1) Arranging flowers in the traditional manner is very difficult for me. // Flower arranging in the traditional style is very difficult for me. // I find traditional flower arrangements to be a very difficult task for me to do.
(all of it sounds a bit awkward. Why not just say, I'm terrible at making traditional flower arrangements // I'm terrible at traditional flower arranging. ?)
#2 is fine
3) We typically say: Arguing doesn't solve anything. Or you could say: This argument won't solve any problems.
In answer to your additional question, it depends on whether there is both a noun form and a verb form of what you're trying to say. In normal life, most of us don't arrange flowers (or even talk about it) therefore that's sort of an odd verb choice + noun for us.
Also, when choosing whether to use active verb (ing) or supplementary verb + noun really depends on what you're trying to say, ie what is the key point of the sentence. Do you want to tell us that you're actively doing something or do you want to focus on the object?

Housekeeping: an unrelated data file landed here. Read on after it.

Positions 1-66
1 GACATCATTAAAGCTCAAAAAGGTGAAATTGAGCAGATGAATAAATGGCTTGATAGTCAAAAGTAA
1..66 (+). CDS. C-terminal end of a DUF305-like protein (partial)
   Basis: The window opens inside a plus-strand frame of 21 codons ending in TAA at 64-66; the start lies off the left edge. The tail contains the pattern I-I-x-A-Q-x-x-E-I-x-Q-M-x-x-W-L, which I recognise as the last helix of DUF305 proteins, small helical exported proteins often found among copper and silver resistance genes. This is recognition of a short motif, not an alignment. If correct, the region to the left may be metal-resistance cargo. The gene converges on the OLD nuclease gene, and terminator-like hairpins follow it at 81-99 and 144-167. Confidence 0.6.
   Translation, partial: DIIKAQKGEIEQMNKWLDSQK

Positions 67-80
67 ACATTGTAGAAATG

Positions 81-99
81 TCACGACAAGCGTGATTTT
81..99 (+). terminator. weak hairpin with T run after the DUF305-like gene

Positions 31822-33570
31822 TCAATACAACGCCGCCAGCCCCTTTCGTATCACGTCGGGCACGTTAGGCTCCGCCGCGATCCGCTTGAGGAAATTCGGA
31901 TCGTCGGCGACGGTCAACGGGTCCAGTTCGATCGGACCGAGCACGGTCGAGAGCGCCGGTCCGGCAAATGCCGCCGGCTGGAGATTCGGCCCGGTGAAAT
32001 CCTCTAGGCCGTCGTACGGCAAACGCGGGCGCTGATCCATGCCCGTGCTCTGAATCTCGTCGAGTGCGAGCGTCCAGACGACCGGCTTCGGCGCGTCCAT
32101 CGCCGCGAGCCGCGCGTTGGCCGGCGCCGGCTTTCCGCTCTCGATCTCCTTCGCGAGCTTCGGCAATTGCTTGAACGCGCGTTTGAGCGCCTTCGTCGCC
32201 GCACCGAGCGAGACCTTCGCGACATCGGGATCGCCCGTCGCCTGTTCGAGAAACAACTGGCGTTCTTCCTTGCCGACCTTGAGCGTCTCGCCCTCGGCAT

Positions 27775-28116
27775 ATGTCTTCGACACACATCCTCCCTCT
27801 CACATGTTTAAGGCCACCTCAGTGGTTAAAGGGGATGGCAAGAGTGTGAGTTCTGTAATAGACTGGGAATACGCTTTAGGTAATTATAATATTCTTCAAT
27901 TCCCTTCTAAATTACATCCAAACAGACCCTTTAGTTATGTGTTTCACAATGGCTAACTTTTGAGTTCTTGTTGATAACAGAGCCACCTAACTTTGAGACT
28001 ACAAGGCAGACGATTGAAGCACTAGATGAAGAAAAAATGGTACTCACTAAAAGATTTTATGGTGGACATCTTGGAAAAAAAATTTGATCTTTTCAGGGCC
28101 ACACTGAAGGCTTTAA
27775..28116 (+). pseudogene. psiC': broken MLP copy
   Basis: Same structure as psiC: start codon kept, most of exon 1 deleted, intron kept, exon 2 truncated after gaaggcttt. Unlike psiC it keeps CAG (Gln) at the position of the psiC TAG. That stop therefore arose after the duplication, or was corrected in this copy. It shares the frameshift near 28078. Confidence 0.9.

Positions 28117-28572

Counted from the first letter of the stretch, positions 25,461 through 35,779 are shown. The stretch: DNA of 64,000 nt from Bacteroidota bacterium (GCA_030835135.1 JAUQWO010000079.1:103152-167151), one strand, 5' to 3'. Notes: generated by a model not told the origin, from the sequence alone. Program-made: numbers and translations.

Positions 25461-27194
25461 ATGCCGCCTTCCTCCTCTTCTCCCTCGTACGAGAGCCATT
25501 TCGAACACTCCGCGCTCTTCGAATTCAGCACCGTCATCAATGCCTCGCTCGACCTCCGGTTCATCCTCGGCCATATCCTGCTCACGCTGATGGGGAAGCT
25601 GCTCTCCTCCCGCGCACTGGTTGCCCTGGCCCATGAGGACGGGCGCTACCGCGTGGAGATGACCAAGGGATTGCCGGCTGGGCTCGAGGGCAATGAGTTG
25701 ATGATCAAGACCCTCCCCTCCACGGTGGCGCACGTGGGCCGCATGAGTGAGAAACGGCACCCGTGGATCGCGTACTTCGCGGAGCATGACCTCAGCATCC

Besides just constant immersion in the language, the only way you can really understand the best use is by increasing the amount of reading and listening you do of English. Over time you will develop a better ear for whether to use active tense verbs or verbal phrases. According to my high school English teacher, the best words to use are active verbs and very descriptive adjectives.